The losses of Dawson and Trice will likely be significant hits to the Spartans this season. Even from a broad perspective, each player contributed massively last year. The two players finished in the top three on the roster in minutes, win shares, field goal attempts, points, and steals. There isn't much debating that Dawson and Trice were two of the best three players on the roster and the stats certainly back that up.
Individually, the Spartans are likely losing the team's best defender in Dawson and its best offensive creator in Trice. Dawson was a physical player upfront that could lock down opponents either inside or on the perimeter. Additionally, Trice led the team in field goal attempts and assists. In fact, Trice led the entire roster in points produced last season. Essentially, this isn't just about two guys that played a lot of minutes departing. Dawson and Trice not only outstanding players, but were two of the best and biggest contributors on Michigan State's roster.
As mentioned earlier, the losses of Bohnhoff and Wetzel are not very significant from an on court perspective. Both players combined to average less than five minutes per game and scored a grand total of five points during the season. There's just not much spinning one can do to make those numbers seem noteworthy.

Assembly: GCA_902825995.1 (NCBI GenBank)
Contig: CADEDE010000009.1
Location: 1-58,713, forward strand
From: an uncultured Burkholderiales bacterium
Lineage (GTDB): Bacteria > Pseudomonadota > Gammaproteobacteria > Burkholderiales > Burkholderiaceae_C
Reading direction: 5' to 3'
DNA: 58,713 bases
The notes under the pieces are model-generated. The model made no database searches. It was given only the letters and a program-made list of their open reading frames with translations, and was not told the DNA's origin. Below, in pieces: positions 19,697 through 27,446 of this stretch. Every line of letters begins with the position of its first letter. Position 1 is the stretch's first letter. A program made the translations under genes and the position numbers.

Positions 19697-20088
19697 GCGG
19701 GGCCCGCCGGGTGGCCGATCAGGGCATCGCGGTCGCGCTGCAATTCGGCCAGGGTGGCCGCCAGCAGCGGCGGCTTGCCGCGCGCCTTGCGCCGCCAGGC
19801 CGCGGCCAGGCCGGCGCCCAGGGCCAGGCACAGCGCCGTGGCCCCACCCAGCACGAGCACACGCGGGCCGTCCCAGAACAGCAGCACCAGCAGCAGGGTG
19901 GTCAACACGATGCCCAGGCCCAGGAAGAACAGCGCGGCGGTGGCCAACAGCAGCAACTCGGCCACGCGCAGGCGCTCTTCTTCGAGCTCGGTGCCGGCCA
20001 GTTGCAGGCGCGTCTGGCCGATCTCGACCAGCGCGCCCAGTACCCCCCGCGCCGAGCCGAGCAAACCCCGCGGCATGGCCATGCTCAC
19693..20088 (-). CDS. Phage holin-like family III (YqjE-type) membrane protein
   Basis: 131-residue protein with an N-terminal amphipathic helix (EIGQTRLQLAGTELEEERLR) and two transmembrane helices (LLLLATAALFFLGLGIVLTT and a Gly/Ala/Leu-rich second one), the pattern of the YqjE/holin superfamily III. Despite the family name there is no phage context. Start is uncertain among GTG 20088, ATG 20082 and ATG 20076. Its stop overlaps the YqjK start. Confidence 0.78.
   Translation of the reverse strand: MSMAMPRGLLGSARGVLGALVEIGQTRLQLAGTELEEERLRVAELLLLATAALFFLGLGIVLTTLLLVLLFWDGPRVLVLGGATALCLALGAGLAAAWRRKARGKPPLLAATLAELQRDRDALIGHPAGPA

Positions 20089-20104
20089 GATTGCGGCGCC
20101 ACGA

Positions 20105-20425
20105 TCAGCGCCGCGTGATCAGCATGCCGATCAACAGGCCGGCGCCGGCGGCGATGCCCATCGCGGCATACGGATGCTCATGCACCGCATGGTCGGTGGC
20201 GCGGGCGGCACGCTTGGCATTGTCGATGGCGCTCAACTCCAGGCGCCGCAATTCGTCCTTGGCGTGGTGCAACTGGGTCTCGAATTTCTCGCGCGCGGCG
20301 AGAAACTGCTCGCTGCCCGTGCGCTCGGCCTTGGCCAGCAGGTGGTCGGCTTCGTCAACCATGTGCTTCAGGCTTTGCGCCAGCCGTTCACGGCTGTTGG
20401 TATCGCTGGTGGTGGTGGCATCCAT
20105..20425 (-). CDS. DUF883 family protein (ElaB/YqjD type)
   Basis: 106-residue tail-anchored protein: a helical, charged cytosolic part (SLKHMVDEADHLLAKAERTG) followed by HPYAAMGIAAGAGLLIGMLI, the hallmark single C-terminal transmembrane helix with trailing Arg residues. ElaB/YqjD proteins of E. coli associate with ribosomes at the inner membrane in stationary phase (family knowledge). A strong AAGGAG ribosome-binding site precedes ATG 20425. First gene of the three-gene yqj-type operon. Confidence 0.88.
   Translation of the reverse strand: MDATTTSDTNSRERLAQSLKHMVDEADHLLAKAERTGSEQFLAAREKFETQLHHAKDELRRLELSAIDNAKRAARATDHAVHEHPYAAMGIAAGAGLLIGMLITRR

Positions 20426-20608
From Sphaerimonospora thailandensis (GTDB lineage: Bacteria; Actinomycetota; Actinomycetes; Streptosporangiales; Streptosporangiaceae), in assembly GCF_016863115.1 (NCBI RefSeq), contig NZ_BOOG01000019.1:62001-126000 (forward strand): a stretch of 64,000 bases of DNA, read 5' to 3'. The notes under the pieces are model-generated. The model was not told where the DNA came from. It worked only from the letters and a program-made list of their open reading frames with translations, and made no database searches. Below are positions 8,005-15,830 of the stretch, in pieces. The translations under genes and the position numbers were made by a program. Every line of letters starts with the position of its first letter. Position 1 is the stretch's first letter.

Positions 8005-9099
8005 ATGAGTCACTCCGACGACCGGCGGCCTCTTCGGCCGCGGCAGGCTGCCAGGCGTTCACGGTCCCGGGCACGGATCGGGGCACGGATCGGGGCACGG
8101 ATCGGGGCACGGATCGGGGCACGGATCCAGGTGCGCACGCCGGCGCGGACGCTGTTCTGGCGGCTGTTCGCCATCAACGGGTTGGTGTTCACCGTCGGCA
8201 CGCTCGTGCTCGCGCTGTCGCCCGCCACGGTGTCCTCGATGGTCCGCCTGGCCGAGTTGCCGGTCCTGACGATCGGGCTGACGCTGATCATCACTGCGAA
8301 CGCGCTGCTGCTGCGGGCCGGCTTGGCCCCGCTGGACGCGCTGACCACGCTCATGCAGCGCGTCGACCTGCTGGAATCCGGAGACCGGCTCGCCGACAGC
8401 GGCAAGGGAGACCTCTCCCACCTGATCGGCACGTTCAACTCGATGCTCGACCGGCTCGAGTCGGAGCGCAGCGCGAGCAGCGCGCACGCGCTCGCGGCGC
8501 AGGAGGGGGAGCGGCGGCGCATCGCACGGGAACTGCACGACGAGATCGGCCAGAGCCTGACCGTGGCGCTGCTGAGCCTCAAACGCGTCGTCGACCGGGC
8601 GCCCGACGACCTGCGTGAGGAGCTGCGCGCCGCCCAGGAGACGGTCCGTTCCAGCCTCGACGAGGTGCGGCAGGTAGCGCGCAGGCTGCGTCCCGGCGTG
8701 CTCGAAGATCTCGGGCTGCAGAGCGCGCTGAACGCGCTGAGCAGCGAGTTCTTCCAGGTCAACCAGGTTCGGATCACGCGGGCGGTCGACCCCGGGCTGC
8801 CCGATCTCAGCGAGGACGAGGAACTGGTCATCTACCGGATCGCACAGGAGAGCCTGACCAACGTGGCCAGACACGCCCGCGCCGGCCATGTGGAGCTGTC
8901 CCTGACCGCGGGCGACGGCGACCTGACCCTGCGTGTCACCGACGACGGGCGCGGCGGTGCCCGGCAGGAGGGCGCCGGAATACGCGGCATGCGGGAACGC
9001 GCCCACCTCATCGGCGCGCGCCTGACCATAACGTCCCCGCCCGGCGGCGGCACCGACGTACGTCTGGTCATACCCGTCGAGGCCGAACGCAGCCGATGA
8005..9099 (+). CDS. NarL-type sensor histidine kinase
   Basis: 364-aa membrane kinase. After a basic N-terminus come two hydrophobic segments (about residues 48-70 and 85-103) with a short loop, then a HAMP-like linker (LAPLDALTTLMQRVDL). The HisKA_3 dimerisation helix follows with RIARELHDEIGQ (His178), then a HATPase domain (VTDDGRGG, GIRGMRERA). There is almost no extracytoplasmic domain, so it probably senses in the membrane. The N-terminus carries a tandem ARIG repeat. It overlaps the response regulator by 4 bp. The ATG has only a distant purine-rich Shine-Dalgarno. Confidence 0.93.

Overall, the Spartans aren't losing many significant players, but the ones the team is losing will be big hits to the team's production. Though Michigan State returns plenty of talent and adds some newcomers as well, it's not going to be easy to find another Dawson or another Trice. It's going to take a handful of players stepping up at different positions to try and make up for these departures.
3. New Additions
This season, the Spartans are adding three new recruits, one transfer, and a preferred walk-on. These freshmen newcomers are Kyle Ahrens, Deyonta Davis, and Matthew McQuaid. Davis and McQuaid are rated as four-star prospects and Ahrens is rated as a three-star prospect according to 247Sports. Ahrens and McQuaid are listed as shooting guards and Davis is listed as a power forward.
Davis is pretty easily the recruit receiving the most attention this offseason. He has a tremendous combination of athleticism, length, and size and is expected to be an instant contributor in East Lansing. There are questions about whether he is a better fit at power forward or center for the Spartans, but there isn't much doubt that he will see the floor early and often for Michigan State.